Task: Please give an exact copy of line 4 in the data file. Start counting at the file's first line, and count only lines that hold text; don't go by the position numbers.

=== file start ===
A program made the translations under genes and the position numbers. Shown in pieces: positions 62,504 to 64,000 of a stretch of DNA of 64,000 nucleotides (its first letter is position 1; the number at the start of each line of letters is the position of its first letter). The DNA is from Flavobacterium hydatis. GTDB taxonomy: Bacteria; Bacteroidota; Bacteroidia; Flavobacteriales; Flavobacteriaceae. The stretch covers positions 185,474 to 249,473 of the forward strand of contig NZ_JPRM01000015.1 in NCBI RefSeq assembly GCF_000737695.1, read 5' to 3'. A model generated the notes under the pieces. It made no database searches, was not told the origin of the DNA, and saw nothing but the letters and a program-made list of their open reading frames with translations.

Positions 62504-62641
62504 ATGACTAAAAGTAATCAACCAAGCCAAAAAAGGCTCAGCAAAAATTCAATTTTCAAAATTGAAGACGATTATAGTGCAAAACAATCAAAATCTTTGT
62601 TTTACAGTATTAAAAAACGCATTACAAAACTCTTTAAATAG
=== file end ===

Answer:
62601 TTTACAGTATTAAAAAACGCATTACAAAACTCTTTAAATAG